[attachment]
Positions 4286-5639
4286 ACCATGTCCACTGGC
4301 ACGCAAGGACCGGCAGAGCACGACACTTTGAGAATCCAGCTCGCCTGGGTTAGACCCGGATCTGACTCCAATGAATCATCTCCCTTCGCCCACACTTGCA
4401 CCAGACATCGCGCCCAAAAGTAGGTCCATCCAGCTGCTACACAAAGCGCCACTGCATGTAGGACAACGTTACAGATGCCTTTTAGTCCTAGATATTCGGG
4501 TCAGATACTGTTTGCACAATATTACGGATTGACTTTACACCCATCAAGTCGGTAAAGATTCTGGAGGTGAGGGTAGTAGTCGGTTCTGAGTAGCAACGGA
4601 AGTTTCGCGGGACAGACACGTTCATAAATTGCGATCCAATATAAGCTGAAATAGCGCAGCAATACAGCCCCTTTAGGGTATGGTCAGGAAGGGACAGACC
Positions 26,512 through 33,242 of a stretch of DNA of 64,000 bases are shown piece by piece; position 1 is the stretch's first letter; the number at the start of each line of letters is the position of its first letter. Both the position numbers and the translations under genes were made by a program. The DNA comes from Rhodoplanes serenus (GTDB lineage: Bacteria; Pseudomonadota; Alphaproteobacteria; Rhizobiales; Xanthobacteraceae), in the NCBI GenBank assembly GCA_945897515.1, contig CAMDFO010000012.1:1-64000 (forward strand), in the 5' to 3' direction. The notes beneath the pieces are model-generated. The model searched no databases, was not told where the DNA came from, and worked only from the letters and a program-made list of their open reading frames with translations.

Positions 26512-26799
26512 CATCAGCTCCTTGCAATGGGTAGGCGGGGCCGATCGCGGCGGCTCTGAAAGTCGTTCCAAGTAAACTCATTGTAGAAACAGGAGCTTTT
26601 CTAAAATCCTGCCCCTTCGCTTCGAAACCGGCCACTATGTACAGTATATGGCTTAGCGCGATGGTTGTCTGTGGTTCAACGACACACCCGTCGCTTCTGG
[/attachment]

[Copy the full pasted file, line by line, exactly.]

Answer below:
Positions 4286-5639
4286 ACCATGTCCACTGGC
4301 ACGCAAGGACCGGCAGAGCACGACACTTTGAGAATCCAGCTCGCCTGGGTTAGACCCGGATCTGACTCCAATGAATCATCTCCCTTCGCCCACACTTGCA
4401 CCAGACATCGCGCCCAAAAGTAGGTCCATCCAGCTGCTACACAAAGCGCCACTGCATGTAGGACAACGTTACAGATGCCTTTTAGTCCTAGATATTCGGG
4501 TCAGATACTGTTTGCACAATATTACGGATTGACTTTACACCCATCAAGTCGGTAAAGATTCTGGAGGTGAGGGTAGTAGTCGGTTCTGAGTAGCAACGGA
4601 AGTTTCGCGGGACAGACACGTTCATAAATTGCGATCCAATATAAGCTGAAATAGCGCAGCAATACAGCCCCTTTAGGGTATGGTCAGGAAGGGACAGACC
Positions 26,512 through 33,242 of a stretch of DNA of 64,000 bases are shown piece by piece; position 1 is the stretch's first letter; the number at the start of each line of letters is the position of its first letter. Both the position numbers and the translations under genes were made by a program. The DNA comes from Rhodoplanes serenus (GTDB lineage: Bacteria; Pseudomonadota; Alphaproteobacteria; Rhizobiales; Xanthobacteraceae), in the NCBI GenBank assembly GCA_945897515.1, contig CAMDFO010000012.1:1-64000 (forward strand), in the 5' to 3' direction. The notes beneath the pieces are model-generated. The model searched no databases, was not told where the DNA came from, and worked only from the letters and a program-made list of their open reading frames with translations.

Positions 26512-26799
26512 CATCAGCTCCTTGCAATGGGTAGGCGGGGCCGATCGCGGCGGCTCTGAAAGTCGTTCCAAGTAAACTCATTGTAGAAACAGGAGCTTTT
26601 CTAAAATCCTGCCCCTTCGCTTCGAAACCGGCCACTATGTACAGTATATGGCTTAGCGCGATGGTTGTCTGTGGTTCAACGACACACCCGTCGCTTCTGG